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Poem by Robert Lee Frost


Pea Brush


I WALKED down alone Sunday after church
  To the place where John has been cutting trees
To see for myself about the birch
  He said I could have to bush my peas.

The sun in the new-cut narrow gap
  Was hot enough for the first of May,
And stifling hot with the odor of sap
  From stumps still bleeding their life away.

The frogs that were peeping a thousand shrill
  Wherever the ground was low and wet,
The minute they heard my step went still
  To watch me and see what I came to get.

Birch boughs enough piled everywhere!
  All fresh and sound from the recent axe.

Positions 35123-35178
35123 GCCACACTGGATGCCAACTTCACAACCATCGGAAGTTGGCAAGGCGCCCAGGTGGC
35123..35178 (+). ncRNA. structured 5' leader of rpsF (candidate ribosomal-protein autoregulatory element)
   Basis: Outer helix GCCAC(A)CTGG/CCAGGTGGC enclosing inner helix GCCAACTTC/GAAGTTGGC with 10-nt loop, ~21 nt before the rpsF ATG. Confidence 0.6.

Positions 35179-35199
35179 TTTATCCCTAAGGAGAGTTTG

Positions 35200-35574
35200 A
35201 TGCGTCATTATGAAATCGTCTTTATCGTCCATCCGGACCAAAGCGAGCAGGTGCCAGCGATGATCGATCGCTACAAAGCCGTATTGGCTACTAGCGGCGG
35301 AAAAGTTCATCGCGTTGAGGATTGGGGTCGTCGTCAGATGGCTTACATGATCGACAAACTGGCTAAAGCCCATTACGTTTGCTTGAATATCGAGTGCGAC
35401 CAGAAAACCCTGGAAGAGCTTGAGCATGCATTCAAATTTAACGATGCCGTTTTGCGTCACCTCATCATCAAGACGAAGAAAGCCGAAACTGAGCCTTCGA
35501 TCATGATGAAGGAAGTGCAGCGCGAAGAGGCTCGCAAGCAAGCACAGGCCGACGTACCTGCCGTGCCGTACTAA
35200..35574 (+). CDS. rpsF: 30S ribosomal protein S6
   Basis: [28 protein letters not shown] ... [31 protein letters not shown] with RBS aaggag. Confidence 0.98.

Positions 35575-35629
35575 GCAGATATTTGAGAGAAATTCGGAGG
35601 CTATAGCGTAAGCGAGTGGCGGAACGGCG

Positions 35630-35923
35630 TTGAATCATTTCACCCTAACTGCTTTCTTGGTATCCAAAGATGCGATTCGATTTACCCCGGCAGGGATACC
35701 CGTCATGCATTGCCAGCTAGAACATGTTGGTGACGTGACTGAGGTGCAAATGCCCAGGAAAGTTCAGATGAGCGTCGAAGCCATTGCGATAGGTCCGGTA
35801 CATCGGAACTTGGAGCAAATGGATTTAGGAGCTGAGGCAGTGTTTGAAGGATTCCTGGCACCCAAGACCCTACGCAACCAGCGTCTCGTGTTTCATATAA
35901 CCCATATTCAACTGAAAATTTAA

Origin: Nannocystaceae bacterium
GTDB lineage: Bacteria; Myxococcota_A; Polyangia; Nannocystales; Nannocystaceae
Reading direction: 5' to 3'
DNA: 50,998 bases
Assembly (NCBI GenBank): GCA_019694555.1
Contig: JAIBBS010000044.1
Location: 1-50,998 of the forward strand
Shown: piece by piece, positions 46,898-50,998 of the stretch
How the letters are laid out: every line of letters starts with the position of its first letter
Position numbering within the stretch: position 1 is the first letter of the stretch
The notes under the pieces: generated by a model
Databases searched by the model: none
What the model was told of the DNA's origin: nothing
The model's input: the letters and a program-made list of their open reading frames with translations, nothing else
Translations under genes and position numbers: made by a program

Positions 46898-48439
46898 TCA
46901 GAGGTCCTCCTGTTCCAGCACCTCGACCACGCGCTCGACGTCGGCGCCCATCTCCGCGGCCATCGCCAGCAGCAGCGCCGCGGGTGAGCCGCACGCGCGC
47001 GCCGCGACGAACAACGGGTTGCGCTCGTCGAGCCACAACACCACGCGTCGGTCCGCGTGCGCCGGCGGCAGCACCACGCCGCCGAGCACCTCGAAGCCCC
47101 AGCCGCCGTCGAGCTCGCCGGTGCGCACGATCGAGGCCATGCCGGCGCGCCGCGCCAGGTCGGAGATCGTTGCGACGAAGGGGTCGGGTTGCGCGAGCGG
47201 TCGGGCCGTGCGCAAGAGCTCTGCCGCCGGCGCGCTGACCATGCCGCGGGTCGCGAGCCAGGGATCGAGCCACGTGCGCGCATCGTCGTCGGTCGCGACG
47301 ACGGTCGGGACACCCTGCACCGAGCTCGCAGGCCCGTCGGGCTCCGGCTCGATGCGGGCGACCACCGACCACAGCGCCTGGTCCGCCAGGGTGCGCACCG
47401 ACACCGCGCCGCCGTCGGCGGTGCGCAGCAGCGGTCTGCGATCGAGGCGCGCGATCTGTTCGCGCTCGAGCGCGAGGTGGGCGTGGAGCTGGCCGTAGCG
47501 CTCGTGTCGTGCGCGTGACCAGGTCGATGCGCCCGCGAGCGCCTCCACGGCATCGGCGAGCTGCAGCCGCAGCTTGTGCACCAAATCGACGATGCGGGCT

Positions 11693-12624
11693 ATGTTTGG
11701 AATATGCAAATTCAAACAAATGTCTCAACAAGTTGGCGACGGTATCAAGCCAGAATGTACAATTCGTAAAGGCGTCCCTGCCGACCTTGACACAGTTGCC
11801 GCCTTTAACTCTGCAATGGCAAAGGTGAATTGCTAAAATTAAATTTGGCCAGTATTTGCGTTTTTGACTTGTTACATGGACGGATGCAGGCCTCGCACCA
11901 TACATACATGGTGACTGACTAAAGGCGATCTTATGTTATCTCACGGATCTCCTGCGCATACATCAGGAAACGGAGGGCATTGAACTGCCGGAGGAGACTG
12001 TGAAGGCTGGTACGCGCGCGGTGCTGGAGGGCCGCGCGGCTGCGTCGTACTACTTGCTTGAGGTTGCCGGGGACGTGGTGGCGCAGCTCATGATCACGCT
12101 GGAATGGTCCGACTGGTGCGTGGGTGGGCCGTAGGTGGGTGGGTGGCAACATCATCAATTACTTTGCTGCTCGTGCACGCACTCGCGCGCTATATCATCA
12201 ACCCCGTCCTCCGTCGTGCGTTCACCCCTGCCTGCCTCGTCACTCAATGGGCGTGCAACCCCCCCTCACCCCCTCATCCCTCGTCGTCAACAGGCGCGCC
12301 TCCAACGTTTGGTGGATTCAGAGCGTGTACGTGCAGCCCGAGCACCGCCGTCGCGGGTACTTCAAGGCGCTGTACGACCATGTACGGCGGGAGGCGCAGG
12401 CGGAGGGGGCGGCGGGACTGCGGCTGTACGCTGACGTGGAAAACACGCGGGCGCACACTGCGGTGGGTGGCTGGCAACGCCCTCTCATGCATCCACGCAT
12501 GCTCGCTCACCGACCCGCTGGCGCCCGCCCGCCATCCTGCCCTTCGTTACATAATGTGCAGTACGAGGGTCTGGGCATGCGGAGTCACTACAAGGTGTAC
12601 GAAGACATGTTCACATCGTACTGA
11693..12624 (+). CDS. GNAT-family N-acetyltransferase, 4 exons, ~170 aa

Time someone came with cart and pair
  And got them off the wild flowers backs.

They might be good for garden things
  To curl a little finger round,
The same as you seize cats-cradle strings,
  And lift themselves up off the ground.

Small good to anything growing wild,
  They were crooking many a trillium
That had budded before the boughs were piled
  And since it was coming up had to come.



Robert Lee Frost


Robert Lee Frost's other poems:
  1. The Census-Taker
  2. Hyla Brook
  3. Meeting and Passing
  4. The Mountain
  5. The Self-Seeker


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